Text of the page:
Yes, this is related to Tailwind.
tl:dr; Not everyone will love CSS, and that's ok. There's lots to learn from people who don't, on why and what they do like. Work with them, and we'll all have something better.
I love CSS. If I could spend my entire days writing HTML and CSS without ever touching any of that other stuff, I'd be ex-css-tatic. I work at a company with over 40 engineers and three, three-and-a-half, maybe even four love CSS. The rest tolerate it as something that needs to exist, and they love X.
I usually tolerate X as something that needs to exist in order for my CSS to make it to people. They can't make me love Ruby or React. They can't even make me like TypeScript.
All of this is ok because you're in the minority these days if you're off on your own building web things. (If you are, you don't have time to debate) The majority of us work with other people to build things, and those other people have different technology adorations. What's not ok is creating divisions for the sake of them. I can't roll my eyes hard enough every time I see an "... is a programming language" debate. There's zero value to fighting over labels of things that are continuing to evolve as we pioneer this web thing.
I'm especially saddened by how aggressive folks are about hating on Tailwind and its fanbase. I've wondered if it's the "get off my lawn" vibe as I and my peers' age, the overall aggressiveness increase in social media, or what it is that makes Tailwind get more vitriol than Bootstrap did. It feels like Bootstrap got eye rolls and a slight "yuck" while people tee off on Tailwind users as if they're eating children.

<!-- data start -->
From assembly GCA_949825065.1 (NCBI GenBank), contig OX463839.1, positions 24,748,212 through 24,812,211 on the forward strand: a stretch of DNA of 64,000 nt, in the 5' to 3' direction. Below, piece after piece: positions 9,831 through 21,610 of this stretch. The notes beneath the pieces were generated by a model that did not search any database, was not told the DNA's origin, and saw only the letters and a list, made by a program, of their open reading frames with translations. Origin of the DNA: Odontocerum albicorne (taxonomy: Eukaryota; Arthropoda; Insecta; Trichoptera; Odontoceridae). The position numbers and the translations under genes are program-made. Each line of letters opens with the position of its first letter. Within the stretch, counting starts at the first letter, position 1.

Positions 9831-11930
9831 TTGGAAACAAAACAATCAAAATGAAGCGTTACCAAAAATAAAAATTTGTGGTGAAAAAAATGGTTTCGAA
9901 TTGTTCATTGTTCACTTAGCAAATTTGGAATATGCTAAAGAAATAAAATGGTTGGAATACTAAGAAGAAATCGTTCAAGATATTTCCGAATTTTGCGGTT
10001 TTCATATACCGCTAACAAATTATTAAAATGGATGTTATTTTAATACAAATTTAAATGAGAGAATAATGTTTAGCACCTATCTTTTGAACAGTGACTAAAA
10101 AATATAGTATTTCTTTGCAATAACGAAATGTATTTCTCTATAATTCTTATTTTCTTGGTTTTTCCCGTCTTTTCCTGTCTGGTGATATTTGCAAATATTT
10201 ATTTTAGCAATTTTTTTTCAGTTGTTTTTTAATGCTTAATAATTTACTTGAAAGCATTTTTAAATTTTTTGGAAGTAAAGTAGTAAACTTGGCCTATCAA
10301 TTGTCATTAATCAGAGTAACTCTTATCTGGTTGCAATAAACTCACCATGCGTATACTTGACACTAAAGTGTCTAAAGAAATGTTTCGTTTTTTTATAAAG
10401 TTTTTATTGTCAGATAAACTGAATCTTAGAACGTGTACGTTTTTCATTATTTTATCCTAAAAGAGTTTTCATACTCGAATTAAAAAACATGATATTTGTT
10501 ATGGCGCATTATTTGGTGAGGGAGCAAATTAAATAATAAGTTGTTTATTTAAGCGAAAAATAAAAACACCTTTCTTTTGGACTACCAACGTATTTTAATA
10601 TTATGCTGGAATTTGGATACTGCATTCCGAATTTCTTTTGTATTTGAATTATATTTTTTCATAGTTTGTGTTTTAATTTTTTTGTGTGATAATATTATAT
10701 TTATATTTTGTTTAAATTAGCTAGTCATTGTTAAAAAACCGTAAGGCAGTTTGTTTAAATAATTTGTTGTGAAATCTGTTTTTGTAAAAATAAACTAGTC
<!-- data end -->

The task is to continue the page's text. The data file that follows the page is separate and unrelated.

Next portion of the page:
My take on Tailwind, Bootstrap, and a few of the related frameworks is that they allow people who don't love CSS to create quality work pretty quickly. (I also personally enjoy the aesthetic of Tailwind over Bootstrap) They also have inspired some fantastic tooling around shipping efficient code. Most importantly, they provide amazing documentation. The number one reason I reach for Tailwind in shared projects is that they provide amazing documentation, and I will not.
I believe the best possible mix as of right now in September 2022 would be an approach like CUBE, with Tailwind-level documentation of everything that is created, and tooling that serves the CSS in the most performant way possible.
A team of people with different loves can create that, both at work and in open-source. Let's stop wasting time arguing and focus on making amazing things together.
P.S. I respect TypeScript and I understand its value. I just can't enjoy it.